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Carroll County Times

Sykesville prioritizes capital improvement projects

SYKESVILLE - Following a retreat for the Sykesville Town Council to look closely at the budget, the town manager intends to present a narrowed down list of capital improvement projects at the council's Monday meeting.

The total cost for all of the requests is $360,216, according to the list provided to the public at the town's Feb. 25 meeting. Typically the town has spent about $150,000 on capital projects annually without dipping into the reserve, town manager Dawn Ashbacher said.

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Following the March 2 retreat, Ashbacher said it looks as though the town has approximately $200,000 for capital improvement projects - though with the town still creating the budget that number is in flux, she said.

Among the list of requests is a new vehicle for the Sykesville Police Department, paving and site improvements to the Historic Colored Schoolhouse and Gate House Museum.

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Improvements to the Gate House Museum, including remediation for a flooding problem in the basement, and upkeep of the house can be used from the Gate House reserve, Ashbacher said. The Gate House Museum is currently among seven town properties under inspection from the U.S. Department of the Interior for not being compliant with the Americans with Disabilities Act.

However, at the Feb. 11 Town Council meeting, members of the council discussed possible options to move the Gate House Museum to the Old Main Line Visitors Center and Post Office or possibly the Town House. Improvements to the Gate House Museum total $17,500, including the addition of air conditioning on the first floor, according to the document provided at the Feb. 25 meeting.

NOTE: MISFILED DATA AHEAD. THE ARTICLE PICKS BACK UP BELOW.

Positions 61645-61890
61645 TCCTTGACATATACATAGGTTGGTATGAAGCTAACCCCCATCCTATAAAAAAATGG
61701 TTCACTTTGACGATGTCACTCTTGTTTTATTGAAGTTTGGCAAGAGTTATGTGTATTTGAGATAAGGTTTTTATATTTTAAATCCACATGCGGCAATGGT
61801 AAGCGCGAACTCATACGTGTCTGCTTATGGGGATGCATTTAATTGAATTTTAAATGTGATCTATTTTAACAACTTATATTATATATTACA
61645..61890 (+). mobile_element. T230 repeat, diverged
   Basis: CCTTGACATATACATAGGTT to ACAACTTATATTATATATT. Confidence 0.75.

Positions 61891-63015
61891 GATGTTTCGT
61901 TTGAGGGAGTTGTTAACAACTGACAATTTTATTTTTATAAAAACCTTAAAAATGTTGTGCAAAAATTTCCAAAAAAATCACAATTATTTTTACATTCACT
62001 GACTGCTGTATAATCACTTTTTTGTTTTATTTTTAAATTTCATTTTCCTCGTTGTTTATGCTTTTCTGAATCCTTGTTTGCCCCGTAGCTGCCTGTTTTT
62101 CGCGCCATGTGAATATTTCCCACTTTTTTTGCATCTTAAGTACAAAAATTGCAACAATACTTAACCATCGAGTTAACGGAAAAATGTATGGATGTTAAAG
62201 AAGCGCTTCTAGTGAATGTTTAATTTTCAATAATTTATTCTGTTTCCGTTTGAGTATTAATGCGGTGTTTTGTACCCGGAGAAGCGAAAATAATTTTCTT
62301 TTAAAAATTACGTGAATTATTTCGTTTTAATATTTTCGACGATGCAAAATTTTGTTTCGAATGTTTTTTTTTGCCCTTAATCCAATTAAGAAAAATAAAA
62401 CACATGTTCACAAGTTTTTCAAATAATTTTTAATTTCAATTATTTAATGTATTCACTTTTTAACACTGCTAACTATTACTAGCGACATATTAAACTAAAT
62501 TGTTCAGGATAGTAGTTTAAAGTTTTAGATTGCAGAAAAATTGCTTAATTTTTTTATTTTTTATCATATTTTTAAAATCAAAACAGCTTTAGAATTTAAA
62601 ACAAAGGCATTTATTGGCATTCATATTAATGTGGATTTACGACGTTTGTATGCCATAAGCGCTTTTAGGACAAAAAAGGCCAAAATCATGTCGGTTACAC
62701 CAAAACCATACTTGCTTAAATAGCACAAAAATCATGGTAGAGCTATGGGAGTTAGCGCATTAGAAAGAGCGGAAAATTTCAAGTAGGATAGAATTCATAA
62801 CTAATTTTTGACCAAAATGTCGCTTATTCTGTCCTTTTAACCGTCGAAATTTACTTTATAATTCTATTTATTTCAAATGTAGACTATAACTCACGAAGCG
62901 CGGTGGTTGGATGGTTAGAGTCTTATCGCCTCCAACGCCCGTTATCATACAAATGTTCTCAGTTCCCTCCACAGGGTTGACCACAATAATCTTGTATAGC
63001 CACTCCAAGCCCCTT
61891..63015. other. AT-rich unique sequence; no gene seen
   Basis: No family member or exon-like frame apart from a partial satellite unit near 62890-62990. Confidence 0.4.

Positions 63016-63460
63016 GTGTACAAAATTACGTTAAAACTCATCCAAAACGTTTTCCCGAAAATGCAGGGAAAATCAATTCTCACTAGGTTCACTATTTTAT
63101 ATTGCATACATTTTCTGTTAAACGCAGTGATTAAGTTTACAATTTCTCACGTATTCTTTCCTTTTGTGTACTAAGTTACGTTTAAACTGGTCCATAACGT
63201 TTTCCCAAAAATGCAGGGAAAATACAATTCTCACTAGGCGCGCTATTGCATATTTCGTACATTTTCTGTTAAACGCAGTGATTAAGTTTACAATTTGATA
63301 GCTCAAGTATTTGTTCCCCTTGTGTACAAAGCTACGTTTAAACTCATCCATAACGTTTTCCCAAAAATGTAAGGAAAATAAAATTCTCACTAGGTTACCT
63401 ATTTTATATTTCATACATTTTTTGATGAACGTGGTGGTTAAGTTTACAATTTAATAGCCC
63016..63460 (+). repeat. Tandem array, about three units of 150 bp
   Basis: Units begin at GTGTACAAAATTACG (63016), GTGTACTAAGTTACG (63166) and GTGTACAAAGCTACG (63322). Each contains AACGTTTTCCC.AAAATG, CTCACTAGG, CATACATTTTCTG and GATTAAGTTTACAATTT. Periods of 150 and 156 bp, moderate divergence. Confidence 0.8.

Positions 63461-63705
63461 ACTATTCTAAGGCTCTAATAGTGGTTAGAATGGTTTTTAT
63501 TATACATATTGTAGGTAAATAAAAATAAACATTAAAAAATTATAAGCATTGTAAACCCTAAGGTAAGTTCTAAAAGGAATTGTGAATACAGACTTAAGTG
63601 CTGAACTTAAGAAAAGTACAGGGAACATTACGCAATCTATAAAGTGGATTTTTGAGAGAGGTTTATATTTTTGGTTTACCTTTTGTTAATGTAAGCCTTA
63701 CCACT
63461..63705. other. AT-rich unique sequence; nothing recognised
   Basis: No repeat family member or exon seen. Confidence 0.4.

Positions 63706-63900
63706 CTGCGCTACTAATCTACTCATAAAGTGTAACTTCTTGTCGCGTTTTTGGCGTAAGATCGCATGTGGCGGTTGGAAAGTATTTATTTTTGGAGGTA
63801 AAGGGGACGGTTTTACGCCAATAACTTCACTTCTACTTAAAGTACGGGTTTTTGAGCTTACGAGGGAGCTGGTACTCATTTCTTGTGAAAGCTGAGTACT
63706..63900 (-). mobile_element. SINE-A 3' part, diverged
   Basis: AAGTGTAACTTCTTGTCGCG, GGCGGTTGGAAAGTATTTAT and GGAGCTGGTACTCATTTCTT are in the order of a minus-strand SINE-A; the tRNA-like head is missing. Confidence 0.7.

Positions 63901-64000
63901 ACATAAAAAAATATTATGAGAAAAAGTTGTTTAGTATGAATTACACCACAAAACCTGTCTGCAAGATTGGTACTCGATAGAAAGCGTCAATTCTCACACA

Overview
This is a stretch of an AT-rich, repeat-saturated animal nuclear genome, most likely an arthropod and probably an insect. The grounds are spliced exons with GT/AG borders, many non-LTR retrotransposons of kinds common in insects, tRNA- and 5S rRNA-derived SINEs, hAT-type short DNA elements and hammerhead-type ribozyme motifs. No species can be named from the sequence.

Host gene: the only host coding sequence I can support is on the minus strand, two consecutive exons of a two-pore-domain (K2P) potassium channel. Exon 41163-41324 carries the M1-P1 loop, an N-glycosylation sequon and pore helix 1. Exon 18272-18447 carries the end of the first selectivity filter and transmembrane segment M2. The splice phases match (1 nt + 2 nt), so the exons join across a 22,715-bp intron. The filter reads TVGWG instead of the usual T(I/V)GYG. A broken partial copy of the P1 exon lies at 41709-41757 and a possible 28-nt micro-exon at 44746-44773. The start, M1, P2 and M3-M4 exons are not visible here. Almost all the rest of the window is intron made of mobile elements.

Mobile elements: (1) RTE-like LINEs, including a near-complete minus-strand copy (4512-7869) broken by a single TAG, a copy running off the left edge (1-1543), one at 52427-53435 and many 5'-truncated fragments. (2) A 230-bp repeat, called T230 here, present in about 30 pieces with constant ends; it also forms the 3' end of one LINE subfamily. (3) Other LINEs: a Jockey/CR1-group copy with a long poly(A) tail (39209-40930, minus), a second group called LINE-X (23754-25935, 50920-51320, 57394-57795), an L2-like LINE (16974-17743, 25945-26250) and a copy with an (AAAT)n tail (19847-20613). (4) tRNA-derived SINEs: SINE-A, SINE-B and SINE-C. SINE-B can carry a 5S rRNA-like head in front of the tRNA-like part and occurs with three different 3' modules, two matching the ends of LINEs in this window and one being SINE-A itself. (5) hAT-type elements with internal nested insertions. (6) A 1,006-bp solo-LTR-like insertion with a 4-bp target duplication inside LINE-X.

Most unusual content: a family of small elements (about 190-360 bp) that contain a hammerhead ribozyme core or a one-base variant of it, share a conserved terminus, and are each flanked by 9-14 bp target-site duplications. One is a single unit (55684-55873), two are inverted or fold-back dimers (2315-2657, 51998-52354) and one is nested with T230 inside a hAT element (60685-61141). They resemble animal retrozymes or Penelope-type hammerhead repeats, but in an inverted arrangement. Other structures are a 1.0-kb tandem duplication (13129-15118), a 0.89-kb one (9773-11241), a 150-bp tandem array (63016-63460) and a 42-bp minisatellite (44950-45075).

The Colored Schoolhouse needs a retaining wall in order to make the schoolhouse compliant with the Americans with Disabilities Act. Councilwoman Julia Betz said it is possible the town could receive a grant for the work at the Colored Schoolhouse, which would make it less of a high priority. The cost of site improvements to the Colored Schoolhouse would cost approximately $30,000, according to the document provided.

At the retreat, Ashbacher said certain items on the list were critical, such as paving on the corner of Sandosky Road and Main Street, where a tree was recently removed, causing cracks in the sidewalk. Improvements to the street are estimated to cost $20,000, according to the draft of the capital improvement projects requests.

"We don't want to get behind on our paving issues because we'll never catch up," Betz said.

Ashbacher said while the council all brought their prioritized lists to the retreat, not all of the views aligned.

In an interview prior to the retreat, Betz said that as the chairwoman of the parks and recreation committee, she would like to see improvements to certain parks, but it comes down to priorities. A swing set needs to be replaced on Kalorama Road, she said, but at the end of the day, she may be able to get a grant for the replacement.

"While I really want to get that done, it's really not a necessity," Betz said.

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Monday, Ashbacher will present a narrowed list of the capital improvement project plans from which the Town Council will begin to make decisions.


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